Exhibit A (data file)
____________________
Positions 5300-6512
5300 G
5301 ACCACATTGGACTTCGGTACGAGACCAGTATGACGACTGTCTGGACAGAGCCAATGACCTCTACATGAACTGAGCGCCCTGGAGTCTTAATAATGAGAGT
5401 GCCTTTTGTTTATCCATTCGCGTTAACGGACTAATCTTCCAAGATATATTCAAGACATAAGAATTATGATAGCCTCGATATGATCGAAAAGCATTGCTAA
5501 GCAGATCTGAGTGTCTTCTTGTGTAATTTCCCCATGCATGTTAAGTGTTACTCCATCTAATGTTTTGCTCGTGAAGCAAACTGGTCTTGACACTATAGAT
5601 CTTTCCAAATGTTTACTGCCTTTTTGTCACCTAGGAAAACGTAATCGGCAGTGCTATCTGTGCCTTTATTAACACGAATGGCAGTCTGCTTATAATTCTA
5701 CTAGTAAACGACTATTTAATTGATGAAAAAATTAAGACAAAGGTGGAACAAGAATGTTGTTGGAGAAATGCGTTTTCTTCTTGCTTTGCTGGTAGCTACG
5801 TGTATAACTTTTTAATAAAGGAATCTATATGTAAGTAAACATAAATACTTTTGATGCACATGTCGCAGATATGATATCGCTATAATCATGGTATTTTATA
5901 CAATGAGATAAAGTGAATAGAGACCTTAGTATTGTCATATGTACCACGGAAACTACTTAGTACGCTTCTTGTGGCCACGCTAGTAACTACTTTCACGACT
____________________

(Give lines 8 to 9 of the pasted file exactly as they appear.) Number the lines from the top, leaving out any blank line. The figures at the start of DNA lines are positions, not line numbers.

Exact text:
5801 TGTATAACTTTTTAATAAAGGAATCTATATGTAAGTAAACATAAATACTTTTGATGCACATGTCGCAGATATGATATCGCTATAATCATGGTATTTTATA
5901 CAATGAGATAAAGTGAATAGAGACCTTAGTATTGTCATATGTACCACGGAAACTACTTAGTACGCTTCTTGTGGCCACGCTAGTAACTACTTTCACGACT